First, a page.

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The U.S.S. Hartford–Pride of the Union Navy


Background (cont'd from page 2)
She left for New York. When she entered New York harbor she was given a thirteen-gun salute from the ports and salutes from all of the foreign ships in port. Now the Hartford was dry-docked for repairs to her hull, spars and rigging. She got a new bowsprit and masts, and additional guns. And was painted gray to make her less visible at sea.

Under the command of Captain James Palmer, the Hartford sailed from New York on January 5, 1864 to take her place as flagship of the West Coast Blockading Squadron. Rear Admiral Farragut, rested after five months in the North, arrived at the naval base in Pensacola, FL on January 17.

The Army had decided they must capture Mobile. Farragut studied the defenses of Mobile Bay. At the entrance to the bay only a few hundred feet of deep channel remained open, directly under the guns of Fort Morgan on the east side. Fast little Confederate steamers were passing through this narrow channel with exports of cotton and imports of supplies. Farragut intended to control this passage, enter the broad waters of Mobile Bay, and destroy the Confederate squadron. Fort Gains, on the west side of the channel, would be attacked by the Union army. The Confederates had anchored rows of mines across the channel from the west side, in a minefield extending close to Fort Morgan. These so-called torpedoes, kegs filled with powder, were supposed to explode on contact.

By May, 1864, Farragut had assembled a Union fleet of 14 wooden ships. Two ironclads, the Manhattan and the Tecumseh, joined him from New York. Two monitors, ironclad warships with low, flat decks and gun turrets, came down the Mississippi. Then followed confederates with commanders of the troops that would support the fleet's entry into the bay, then reports, more reports, with estimates of Confederate strength.

A first lieutenant, John C. Kinney of the 19th Connecticut Infantry, was assigned to the Hartford as signal officers, with other signal officers assigned to the other ships. Also on board the Hartford was Acting Ensign Henry Howard Brownell of East Hartford, CT. Brownell has been called the Poet Laureate of the Battlefield. "Old John Brown lies a-mouldering in the grave; Glory, glory, hallelujah!" is one of his verse poems. The East Hartford public library, Raymond Library, owns a copy of one of the Brownell's works autographed by Admiral Farragut.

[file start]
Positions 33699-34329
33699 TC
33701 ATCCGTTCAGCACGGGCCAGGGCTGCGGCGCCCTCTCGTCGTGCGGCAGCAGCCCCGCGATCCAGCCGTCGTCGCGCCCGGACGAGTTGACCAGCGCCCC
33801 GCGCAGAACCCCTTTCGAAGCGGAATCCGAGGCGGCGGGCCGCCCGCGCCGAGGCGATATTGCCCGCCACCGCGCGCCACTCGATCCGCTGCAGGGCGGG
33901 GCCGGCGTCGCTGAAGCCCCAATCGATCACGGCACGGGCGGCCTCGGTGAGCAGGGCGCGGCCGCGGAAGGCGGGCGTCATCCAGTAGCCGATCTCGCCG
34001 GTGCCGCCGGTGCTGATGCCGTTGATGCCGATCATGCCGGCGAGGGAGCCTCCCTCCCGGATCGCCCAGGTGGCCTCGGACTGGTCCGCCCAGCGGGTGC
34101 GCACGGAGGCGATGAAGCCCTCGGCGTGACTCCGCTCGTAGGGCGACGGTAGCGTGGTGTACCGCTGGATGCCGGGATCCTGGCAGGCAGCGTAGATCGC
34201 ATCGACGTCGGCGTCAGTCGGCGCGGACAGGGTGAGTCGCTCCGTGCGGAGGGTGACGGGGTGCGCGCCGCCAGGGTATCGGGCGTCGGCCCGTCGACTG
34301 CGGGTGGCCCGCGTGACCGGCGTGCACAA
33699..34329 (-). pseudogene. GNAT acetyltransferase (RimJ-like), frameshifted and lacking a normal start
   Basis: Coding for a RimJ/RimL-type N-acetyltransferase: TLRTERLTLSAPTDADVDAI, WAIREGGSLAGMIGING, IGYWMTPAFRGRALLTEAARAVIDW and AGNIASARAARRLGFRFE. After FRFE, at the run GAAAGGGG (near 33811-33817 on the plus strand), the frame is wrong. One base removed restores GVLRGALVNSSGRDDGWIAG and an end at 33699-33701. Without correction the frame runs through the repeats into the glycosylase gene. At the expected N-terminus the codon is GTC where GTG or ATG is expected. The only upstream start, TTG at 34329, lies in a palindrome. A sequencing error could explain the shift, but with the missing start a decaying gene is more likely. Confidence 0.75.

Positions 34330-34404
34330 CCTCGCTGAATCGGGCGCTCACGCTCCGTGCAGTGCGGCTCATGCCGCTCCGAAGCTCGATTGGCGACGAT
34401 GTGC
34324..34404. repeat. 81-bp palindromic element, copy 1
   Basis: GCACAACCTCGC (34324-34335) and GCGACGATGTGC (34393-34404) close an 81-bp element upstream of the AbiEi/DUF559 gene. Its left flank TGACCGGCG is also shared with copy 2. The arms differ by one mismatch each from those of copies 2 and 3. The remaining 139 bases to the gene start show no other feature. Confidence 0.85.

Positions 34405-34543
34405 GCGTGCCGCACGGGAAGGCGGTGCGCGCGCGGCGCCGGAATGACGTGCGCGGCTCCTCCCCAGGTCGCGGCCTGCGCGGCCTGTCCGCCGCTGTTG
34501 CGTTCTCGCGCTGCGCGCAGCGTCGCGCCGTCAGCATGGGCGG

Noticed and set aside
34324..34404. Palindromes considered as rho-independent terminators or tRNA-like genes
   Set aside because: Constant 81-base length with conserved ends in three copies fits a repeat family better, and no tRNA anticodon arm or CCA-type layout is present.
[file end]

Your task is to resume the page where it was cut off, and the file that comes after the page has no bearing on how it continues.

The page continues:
Mr. Brownell had written a verse transcription of one of Farragut's first general orders. Brownell began a correspondence with Farragut which resulted in his appointment as Acting Ensign and private secretary to Admiral Farragut on board the U.S.S. Hartford. What he saw in the Battle of Mobile Bay he described with the words, "Dreadful gobbet and shred that a minute ago were men.

On July 12, 1864, Admiral Farragut distributed General Order No. 10 to his captains. It describes in detail the battle procedures of 19th century warships. There is a copy of General Order No. 10 in the University of Hartford Archives, along with official U.S. Navy photographs of the Hartford and her crew.

At 6 a.m. on August 5 the fleet headed toward Fort Morgan, under cloudy skies with a westerly wind. Conditions were ideal.The breeze would blow the dense smoke of battle directly into the Confederate gunners' eyes. The ironclads led the way, followed by the ship Brooklyn with her heavy guns and a torpedo ram on her bow to pick up any torpedoes in her path.

Fort Morgan fired its cannons at 7:06 a.m. The Brooklyn and the Hartford returned fire. Farragut climbed into the rigging to watch his fleet over the gunsmoke, and to better communicate with the pilot. Three seamen manned the wheel, protected by stacks of sandbags and hammocks. Cannonballs were crashing into sides and onto the decks of the Hartford. She rolled side to side from the recoil of her big guns.

Just above the mine field the largest of all the Confederate ironclads, the formidable Tennessee, steamed toward a the union ships. The leader of Farragut's ironclads, the Tecumseh, suddenly veered left in front of the Brooklyn and headed straight for the Tennessee. The Brooklyn's captain signaled to the U.S.S. Hartford that the ironclads were in his way. Now the Tecumseh and the Brooklyn were both turning into the Hartford's path.

Suddenly the Tecumseh hit a mine. She sank immediately, bow first. The Brooklyn began backing. Her lookouts had spotted the torpedoes ahead. Other ironclads blocked the course. The only way was through the mine field. Ships were piling up, in danger of being swept over to Fort Morgan by the incoming tide.

Already the Hartford was being pounded by the guns of the fort. One seaman was decapitated. Another's legs were shot off. When he fell with his hands in the air, both arms were shot off. Admiral Farragut signaled to the Brooklyn to go ahead. But she hesitated. Her captain answered, "Torpedoes ahead!" Farragut called to his engine room, "Damn the torpedoes! Four bells!"—the command for full speed ahead. Two heels struck the Hartford, sweeping away most of two gun crews. Torpedoes were bumping and thudding against her hull. But they did not explode. They had leaked. Their powder as wet and useless.


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